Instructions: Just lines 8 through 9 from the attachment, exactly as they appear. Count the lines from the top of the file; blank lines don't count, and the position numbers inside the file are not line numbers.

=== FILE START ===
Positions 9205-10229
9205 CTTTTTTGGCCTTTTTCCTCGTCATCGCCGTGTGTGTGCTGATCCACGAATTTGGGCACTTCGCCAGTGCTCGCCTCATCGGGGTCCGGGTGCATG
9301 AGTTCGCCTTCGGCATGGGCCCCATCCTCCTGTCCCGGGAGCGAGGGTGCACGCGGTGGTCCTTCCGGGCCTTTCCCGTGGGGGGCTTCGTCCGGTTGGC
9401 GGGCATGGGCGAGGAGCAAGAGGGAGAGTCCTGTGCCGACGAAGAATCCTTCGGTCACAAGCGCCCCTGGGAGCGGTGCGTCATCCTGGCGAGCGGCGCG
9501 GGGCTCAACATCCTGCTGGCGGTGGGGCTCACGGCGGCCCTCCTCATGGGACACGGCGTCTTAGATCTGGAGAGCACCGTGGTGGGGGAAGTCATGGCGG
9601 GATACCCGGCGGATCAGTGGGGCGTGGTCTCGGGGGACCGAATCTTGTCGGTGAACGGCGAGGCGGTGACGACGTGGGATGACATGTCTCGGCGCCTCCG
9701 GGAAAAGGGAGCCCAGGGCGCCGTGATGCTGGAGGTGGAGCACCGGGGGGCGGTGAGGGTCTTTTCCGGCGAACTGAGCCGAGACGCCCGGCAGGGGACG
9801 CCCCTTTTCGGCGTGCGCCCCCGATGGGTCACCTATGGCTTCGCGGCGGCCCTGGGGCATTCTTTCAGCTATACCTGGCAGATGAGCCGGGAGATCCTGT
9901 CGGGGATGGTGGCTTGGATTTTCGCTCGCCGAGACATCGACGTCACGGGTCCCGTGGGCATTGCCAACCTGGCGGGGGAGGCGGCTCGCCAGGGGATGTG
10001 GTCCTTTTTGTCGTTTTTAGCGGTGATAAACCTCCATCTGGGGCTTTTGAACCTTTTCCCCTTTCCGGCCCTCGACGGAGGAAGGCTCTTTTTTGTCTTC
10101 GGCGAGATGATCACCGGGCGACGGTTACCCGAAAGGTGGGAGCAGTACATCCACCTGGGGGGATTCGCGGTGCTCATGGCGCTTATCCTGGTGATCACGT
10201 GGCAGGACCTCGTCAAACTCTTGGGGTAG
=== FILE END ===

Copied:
9801 CCCCTTTTCGGCGTGCGCCCCCGATGGGTCACCTATGGCTTCGCGGCGGCCCTGGGGCATTCTTTCAGCTATACCTGGCAGATGAGCCGGGAGATCCTGT
9901 CGGGGATGGTGGCTTGGATTTTCGCTCGCCGAGACATCGACGTCACGGGTCCCGTGGGCATTGCCAACCTGGCGGGGGAGGCGGCTCGCCAGGGGATGTG